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New York Commission on Health Care Facilities in the 21st Century: "Rightsizing" the Hospital and Nursing Home Markets

On November 28, the New York Commission on Health Care Facilities in the 21st Century, which is charged with "rightsizing institutions," released a report recommending the closure of nine hospitals, the merger or conversion of several other facilities, and the elimination of others if they ultimately fail to merge. [1] Citing "a 20th century institutional infrastructure in the face of mounting costs, excess capacity and unmet needs for community-based alternatives," the commission concluded that, while it is not too late to act, changes must occur immediately to ward off almost certain further facility closures and bankruptcies. By designating which facilities should close or be merged with others, the commission hopes to avoid closures due to market forces alone, which may hurt access in certain communities. It also expressed concern that, without immediate action, providers will be forced to cut services and lay off workers, leading to a further downward spiral of the system. In releasing the report, the commission's executive director, David Sandman, Ph.D., noted "These recommendations will help to avoid future calamities that would further destabilize the system and compromise patient care."

After careful study of quantitative and qualitative data on each hospital and nursing home in the state, the commission concluded that excess capacity is a major driver of the current crisis. Hospital occupancy rates fell by 17.5 percent between 1983 and 2004, with some hospitals operating with only half of their beds occupied; nursing home occupancy rates have also been in decline. These trends are related to increases in outpatient care, ambulatory surgery centers, and home- and community-based care settings.

Collectively, the final recommendations will result in a reduction of inpatient capacity by approximately 4,200 beds, or 7 percent of the state's supply. Nursing home beds will be reduced by 3,000, or 2.6 percent of the supply. However, over 1,000 new non-institutional slots will be created for long-term care purposes. In some cases, the commission gave very specific recommendations, such as eliminating psychiatric, substance abuse, or maternity wards; in other cases, institutions themselves would make those decisions. [2]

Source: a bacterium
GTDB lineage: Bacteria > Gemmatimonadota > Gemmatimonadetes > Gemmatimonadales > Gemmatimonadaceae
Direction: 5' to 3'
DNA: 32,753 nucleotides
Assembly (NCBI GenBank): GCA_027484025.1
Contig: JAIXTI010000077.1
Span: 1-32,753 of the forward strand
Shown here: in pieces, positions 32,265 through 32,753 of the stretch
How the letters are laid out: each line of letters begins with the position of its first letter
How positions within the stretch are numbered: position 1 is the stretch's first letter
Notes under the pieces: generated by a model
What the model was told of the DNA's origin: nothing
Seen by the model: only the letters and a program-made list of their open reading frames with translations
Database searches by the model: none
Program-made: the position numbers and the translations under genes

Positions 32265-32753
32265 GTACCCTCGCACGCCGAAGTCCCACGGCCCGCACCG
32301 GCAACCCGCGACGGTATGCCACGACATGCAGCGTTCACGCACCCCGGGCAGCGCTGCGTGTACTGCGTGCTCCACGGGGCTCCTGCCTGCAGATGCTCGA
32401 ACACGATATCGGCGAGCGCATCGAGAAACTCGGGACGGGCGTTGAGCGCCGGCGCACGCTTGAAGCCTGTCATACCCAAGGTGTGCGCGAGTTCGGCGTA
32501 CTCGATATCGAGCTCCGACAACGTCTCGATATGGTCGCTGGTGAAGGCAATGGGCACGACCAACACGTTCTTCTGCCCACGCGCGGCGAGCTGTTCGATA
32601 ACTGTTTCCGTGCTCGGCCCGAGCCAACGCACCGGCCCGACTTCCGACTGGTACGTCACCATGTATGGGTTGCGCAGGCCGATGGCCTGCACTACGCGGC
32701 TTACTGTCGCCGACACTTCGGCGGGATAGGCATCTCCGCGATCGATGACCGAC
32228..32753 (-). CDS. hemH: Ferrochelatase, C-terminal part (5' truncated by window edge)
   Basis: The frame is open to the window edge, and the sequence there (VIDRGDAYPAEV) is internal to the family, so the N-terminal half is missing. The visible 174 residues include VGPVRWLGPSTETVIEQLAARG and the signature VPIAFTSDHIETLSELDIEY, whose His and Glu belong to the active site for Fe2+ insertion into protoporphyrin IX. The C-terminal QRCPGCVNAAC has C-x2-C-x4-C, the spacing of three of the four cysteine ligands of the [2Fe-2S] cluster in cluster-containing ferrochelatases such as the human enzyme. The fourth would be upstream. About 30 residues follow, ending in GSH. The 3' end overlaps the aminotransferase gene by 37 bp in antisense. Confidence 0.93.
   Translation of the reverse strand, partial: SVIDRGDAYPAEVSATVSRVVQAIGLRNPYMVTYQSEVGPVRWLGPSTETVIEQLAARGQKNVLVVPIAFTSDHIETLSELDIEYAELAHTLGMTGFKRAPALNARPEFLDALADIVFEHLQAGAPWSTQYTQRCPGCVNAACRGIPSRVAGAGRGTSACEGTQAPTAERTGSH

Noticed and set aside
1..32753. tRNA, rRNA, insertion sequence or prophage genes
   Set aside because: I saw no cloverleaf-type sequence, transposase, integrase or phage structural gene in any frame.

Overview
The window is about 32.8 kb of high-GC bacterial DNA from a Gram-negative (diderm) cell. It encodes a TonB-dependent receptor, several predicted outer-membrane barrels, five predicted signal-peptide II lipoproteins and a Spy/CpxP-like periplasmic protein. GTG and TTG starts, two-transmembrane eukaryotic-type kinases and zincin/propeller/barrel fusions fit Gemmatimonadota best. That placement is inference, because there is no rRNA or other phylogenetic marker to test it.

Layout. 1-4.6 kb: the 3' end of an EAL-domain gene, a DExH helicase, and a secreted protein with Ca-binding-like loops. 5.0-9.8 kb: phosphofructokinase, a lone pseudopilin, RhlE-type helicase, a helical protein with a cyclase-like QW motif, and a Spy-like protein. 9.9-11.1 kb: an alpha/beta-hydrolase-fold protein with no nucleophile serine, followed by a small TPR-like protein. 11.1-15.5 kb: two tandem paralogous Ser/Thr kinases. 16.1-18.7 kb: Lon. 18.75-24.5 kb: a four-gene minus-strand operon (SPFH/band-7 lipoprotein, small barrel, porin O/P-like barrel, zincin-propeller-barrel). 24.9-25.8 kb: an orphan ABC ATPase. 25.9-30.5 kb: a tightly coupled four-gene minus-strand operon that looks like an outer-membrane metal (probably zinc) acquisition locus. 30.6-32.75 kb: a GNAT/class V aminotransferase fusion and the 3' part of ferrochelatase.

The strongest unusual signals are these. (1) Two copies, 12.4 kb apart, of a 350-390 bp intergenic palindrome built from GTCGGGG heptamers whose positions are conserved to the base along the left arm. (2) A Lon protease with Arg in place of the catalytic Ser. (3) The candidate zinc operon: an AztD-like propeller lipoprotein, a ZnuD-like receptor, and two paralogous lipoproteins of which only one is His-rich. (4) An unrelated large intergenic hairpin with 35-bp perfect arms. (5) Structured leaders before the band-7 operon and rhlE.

Other recommendations by the commission include:

  • a review of reimbursement policy and development of payment systems that support the realignment of health services delivery;
  • a study of coverage expansions in other states, and adoption of strategies to reduce the number of uninsured New Yorkers through universal, continuous, comprehensive coverage;
  • an expansion of primary care capacity;
  • undertaking strategies to address persistent shortages in certain occupations, and to educate workers in the use of health information technology, including a retraining program for workers who are displaced due to commission recommendations;
  • development of a mechanism that would allow for niche providers, such as ambulatory surgery centers, to share the burden of paying for public health needs and charity care; and
  • a review of the future role for county-owned and -operated nursing homes, and development of policies to protect indigent residents of those homes.

Implementation of these recommendations will be financed through a $1 billion allocation from The Health Care Efficiency and Affordability Law for New Yorkers. An additional $1.5 billion in federal funds through the federal–state Health Reform Partnership came through on January 1, 2007. The state estimates that the closures, mergers, and other steps taken will result in a total savings to providers of over $15 billion over 10 years, including a savings of $8 billion to Medicaid and other payers.

[1] A Plan to Stabilize and Strengthen New York's Health Care System, December 2006
[2] R. Perez-Pena, "Plan Could Close 20 or More New York Hospitals," The New York Times, November 29, 2006.

For More Information
Contact: David Sandman, (212) 417-5544. The report can be found at

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